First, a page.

Taking bites at the sweet duku langsat on the table, he was attentive, stealing glances at his aides, but as we took turns to ask him questions and also to offer our views when he asked for them, he became more relaxed.

He was courteous and even apologetic at times during the off-the record talk where both sides challenged the views of each other.

It was clear that Kuala Lumpur's changing skyline, well-connected highways and even the thorny bilateral issues weren't the only things on the elder statesman's mind.

The issues dividing Malaysia and Singapore included Malaysia's supply of water to Singapore, the relocation of Customs and Immigration facilities for Malaysian rail passengers in Singapore and the withdrawal of Malaysian funds from the island republic's pension scheme.

There were tough issues from his time as Prime Minister which his successor had to deal with.

But it was clear that he was very much in the picture even if he was no longer in the driving seat.

After all, Lee remains the only Singapore leader who has personally known all our Malaysian Prime Ministers - from Tunku Abdul Rahman to Datuk Seri Najib Tun Razak. He was clear on how his peers built up Malaysia, even as he had his own vision for Singapore and the historical linkages between the two neighbours.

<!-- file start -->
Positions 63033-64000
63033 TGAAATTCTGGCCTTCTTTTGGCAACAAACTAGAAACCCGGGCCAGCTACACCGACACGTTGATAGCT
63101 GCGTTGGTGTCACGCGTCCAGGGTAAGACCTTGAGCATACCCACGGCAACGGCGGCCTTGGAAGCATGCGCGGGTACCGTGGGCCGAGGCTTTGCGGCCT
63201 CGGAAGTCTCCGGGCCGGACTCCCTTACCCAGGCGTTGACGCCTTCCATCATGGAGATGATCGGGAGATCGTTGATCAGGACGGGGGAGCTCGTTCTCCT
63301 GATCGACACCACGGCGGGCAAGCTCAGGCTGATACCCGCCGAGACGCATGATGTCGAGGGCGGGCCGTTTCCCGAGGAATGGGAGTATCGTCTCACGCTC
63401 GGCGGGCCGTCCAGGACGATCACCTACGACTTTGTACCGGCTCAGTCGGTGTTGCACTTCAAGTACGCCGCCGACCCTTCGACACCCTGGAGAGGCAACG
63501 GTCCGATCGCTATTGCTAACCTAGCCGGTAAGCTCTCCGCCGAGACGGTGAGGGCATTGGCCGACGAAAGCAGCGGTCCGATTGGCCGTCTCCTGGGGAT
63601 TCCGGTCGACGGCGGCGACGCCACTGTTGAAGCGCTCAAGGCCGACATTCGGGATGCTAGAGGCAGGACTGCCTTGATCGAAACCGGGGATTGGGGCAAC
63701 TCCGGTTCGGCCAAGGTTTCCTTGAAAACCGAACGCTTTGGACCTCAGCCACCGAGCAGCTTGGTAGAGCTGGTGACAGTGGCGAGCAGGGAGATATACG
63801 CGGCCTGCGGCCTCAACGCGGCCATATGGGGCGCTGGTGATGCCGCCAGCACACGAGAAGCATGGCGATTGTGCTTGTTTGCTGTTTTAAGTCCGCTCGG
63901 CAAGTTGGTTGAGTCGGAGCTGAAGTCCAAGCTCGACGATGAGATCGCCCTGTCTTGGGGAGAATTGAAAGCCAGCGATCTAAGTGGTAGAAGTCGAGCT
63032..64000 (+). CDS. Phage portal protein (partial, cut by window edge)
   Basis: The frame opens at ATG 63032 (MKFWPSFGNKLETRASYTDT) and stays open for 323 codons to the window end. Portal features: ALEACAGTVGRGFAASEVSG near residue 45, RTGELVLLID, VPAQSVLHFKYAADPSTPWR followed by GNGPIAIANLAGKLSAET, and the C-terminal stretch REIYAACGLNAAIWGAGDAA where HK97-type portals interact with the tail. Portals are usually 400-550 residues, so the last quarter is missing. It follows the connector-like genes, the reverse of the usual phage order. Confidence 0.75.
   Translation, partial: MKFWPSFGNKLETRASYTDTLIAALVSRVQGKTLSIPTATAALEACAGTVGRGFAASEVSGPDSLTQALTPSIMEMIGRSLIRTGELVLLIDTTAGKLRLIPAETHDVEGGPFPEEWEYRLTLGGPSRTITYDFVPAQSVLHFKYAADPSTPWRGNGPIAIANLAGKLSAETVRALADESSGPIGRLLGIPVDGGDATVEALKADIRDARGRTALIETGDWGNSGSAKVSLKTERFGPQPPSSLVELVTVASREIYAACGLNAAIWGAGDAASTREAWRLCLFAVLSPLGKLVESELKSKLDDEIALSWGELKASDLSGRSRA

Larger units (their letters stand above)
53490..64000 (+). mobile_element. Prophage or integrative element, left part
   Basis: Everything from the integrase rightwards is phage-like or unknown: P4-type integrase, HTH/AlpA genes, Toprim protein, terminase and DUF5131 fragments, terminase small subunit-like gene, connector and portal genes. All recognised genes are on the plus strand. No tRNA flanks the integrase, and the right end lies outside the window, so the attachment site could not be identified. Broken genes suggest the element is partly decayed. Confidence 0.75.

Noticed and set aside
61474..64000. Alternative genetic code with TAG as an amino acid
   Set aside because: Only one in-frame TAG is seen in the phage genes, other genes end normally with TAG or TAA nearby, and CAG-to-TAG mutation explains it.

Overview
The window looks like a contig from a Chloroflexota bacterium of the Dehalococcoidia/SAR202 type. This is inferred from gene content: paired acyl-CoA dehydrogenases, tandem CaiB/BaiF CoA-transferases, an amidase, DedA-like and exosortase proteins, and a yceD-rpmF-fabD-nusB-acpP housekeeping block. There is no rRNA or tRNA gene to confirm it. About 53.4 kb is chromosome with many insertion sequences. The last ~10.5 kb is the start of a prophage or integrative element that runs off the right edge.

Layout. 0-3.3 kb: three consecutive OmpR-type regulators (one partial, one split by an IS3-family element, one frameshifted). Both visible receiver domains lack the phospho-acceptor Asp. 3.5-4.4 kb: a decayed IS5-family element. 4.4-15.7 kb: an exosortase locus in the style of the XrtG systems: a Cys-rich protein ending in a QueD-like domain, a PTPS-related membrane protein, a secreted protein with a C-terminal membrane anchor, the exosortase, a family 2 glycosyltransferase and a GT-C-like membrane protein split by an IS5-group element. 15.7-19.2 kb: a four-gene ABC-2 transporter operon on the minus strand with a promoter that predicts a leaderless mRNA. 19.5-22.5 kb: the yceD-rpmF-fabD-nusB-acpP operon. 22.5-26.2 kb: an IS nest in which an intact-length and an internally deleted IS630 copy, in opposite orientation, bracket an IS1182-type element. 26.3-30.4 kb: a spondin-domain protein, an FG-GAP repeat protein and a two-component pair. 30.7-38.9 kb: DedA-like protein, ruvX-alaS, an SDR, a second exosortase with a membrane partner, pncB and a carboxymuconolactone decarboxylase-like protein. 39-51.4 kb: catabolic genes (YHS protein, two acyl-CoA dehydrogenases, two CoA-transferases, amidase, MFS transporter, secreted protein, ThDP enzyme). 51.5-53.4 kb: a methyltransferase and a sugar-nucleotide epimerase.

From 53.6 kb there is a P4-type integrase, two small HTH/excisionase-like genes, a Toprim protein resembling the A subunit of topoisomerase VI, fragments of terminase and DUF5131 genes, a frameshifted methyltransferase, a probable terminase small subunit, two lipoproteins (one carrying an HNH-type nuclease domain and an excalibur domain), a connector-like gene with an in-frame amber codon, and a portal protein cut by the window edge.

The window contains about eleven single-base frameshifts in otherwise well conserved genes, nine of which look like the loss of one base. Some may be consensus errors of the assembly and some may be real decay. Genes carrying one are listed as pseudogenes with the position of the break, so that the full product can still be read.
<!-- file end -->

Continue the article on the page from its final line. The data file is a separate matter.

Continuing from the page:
Despite public perception of hostility between Tun Dr Mahathir Mohamad and Lee, the latter reportedly said that during the 1970s - when he knew Dr Mahathir was going to be Prime Minister - he invited him to Singapore on several occasions and the two established a personal relationship.

Lee said there was an emotional bond because Dr Mahathir had studied in Singapore and regularly returned for university reunions.

In the case of Tun Abdullah Ahmad Badawi, he was certainly no stranger to Lee after having served in the Cabinet for so many years, including as Foreign Minister.

But there were two issues that nagged him during our meeting - Datuk Seri Anwar Ibrahim and PAS.